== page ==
So. I have been thinking about the change of seasons. I don’t want to miss spring this year. I want to distinguish the last winter frost from the out-of-season one, the frost of spring. I want to be there on the spot the moment the grass turns green. I always miss this radical revolution; I see it the next day from a window, the yard so suddenly green and lush I could envy Nebuchadnezzar down on all fours eating grass. This year I want to stick a net into time and say “now,” as men plant flags on the ice and snow and say, “here.” (Annie Dillard, Pilgrim at Tinker Creek)

Even in the Northeast, everyone is bracing for Hurricane Sandy. Back on Wednesday, before it had really registered as a force to be reckoned with, I read this episode in The Child from the Sea and thought it was just stunning. I’m not sure why it had such an impact on me, but it’s partly that it represents some fine nature writing. I live inland and have never spent much time near the sea, but Elizabeth Goudge consistently enables me to feel the immensity and…Continue Reading “Storm writing”

The girls and I finished our reading of My Side of the Mountain yesterday. It left me pondering the stark contrasts between 2012 and 1959, when Jean Craighead George’s Newberry winning classic was published. The story recounts a year in the life of Sam Gribley, a New York City boy who decides he wants to escape from his large family and the crowded city for a wilderness life. He heads to Delhi, a hamlet in the Catskills, to the family’s long-vacant farm property. There, he…Continue Reading “My Side of the Mountain”

Did you know there’s a whole volume of chickadee poems? I’m apparently one of many fans of this cheerful, talkative, hardy, round little acrobat. Anna Botsford Comstock points out that the winter birds have a special place in the hearts of Northeasterners, and I would agree. Thornton Burgess relates that as a boy practicing with his first gun, he shot a chickadee. But he always regretted it. It made “Tommy Tit,” the chickadee of the Burgess Bird Book, his favorite of all the birds. It…Continue Reading “Feather, Light, and Air”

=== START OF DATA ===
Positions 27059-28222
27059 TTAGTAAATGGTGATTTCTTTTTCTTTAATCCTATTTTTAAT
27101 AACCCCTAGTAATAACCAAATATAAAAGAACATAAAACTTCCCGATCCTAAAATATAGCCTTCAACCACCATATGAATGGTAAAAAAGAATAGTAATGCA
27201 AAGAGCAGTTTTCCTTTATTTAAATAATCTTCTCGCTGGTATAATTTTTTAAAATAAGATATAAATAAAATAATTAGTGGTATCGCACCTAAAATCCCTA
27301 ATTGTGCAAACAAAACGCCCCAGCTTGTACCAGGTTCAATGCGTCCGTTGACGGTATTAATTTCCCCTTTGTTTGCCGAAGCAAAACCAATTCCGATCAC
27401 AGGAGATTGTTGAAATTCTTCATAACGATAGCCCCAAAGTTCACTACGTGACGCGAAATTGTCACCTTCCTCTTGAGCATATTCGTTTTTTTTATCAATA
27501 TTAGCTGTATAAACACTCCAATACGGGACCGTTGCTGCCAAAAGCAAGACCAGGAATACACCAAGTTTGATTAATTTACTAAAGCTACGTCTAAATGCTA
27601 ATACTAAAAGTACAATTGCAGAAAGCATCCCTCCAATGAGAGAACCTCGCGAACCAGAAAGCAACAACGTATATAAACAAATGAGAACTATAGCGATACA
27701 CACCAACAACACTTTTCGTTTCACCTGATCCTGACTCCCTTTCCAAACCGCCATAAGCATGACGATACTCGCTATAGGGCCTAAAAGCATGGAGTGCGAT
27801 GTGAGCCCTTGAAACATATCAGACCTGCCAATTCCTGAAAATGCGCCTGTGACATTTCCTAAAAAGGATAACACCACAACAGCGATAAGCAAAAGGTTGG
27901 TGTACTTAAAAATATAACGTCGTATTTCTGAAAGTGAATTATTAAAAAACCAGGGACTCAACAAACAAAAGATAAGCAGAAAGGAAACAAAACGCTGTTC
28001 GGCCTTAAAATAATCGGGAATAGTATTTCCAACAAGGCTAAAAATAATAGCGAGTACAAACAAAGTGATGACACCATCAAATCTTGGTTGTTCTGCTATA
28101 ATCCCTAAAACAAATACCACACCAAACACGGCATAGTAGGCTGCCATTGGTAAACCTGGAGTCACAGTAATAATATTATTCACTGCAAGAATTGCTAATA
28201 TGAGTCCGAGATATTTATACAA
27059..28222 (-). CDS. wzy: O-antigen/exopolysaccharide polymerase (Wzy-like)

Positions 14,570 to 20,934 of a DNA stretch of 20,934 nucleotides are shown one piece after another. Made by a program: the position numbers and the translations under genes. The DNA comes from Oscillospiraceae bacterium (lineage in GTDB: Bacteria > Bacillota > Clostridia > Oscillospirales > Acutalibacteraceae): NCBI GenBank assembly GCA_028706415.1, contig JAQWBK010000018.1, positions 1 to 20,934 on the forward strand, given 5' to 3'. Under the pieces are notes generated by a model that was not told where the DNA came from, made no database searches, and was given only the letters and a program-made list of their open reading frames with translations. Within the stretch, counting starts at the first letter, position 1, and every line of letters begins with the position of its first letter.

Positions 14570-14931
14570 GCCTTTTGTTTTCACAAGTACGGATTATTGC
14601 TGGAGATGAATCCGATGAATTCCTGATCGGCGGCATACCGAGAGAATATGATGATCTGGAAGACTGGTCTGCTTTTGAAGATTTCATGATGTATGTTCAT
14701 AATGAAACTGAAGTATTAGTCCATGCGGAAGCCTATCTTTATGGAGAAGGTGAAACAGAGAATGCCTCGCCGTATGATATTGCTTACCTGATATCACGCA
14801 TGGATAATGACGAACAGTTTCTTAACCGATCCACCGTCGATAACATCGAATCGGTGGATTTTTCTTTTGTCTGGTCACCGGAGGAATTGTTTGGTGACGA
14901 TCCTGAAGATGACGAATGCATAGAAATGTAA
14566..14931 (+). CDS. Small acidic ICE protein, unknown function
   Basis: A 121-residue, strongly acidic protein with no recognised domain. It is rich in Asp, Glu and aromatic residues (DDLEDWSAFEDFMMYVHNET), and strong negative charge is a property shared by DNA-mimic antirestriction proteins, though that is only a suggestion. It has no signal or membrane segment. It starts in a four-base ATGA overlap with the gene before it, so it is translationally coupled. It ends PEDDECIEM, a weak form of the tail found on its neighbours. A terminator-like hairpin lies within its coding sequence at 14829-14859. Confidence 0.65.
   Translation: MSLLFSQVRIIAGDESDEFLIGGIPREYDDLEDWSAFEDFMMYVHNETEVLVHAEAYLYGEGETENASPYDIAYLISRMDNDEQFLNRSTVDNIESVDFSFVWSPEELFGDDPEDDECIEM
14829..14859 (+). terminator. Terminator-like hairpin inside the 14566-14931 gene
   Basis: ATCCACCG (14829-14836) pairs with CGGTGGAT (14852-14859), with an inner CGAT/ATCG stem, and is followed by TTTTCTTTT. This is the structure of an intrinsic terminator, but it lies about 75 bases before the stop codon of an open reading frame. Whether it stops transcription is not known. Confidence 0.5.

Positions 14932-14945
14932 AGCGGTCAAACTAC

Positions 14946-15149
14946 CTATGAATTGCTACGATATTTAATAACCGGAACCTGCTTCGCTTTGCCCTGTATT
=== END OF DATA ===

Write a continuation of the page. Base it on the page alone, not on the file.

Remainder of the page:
A Wing in the Door by Peri Phillips McQuay is by turns a beautiful and a frustrating book. It narrates the fate of a female red-tailed hawk taken illegally by a would-be falconer from her nest when only a month old. The hawk — named Merak — is confiscated by Canadian authorities and kept at a rehab for awhile to be “untamed,” then released at a conservation center. McQuay and her husband, a naturalist at the center, live on site and observe the bird over…Continue Reading “A Wing in the Door”

I read this book when I was around 10, and I’ve always remembered it as one of the best. I didn’t remember all the details, but I remembered some of them. Mostly I remembered it as a book that had a strong impact, opening my eyes to new knowledge and moving me deeply. You won’t find much about Rufous Redtail (1947) online, or about its author, Helen Garrett. There is more information out there about its illustrator, Francis Lee Jaques. Out of print and priced…Continue Reading “Rufous Redtail”

I was introduced to Wes Jackson’s work through reading Wendell Berry. The two men have a longstanding friendship and have similar views of what Berry has called “culture and agriculture.” In Becoming Native to This Place, Jackson explores the ways our assumptions about the earth as an inert repository of resources for us to extract and manage developed, how they are destructive to community, and how they might be changed to develop new paradigms in our relationship to nature. Like Wendell Berry, Wes Jackson sees…Continue Reading “Becoming Native to This Place”

The fields and woods about one are a book from which he may draw exhaustless entertainment, if he will. (John Burroughs, from the essay “A Sharp Lookout”) Today, the girls and I took our dog (Katie) and rambled at a place where we spent a fair amount of time in August and early September, collecting monarch caterpillars. It was chilly, with a thin blue sky and a lot of mud and gray tree trunks. After being there when it was abuzz with activity — meadow…Continue Reading “Exhaustless entertainment”

We’ve been reading and enjoying Thornton Burgess’s Longlegs the Heron. A friend loaned us a copy of this difficult-to-find book after reading this post, and as food for our ongoing heron interest it has been timely and fun. This book has a feel slightly different than other Burgess Bedtime Books I’ve read — more purposefully educational about the habits of Great Blue Herons. We learn a lot about Longlegs’ fishing practices and his striking patience. We learn that he eats field mice as well as…Continue Reading “Longlegs the Heron”

“I think I’ve found out the secret of making a dream come true.” “What’s that?” “Just don’t stop. Don’t stop. Don’t ever stop. If someone tells you something is impossible, do that thing first. Prove that it is possible, and keep going.” So says Michael Taylor, speaking of his years-long quest for the tallest tree in the redwood forests. Richard Taylor’s The Wild Trees, as informative as it is about the ecology of the redwood canopy, is as much about the elite society of people…Continue Reading “The Wild Trees”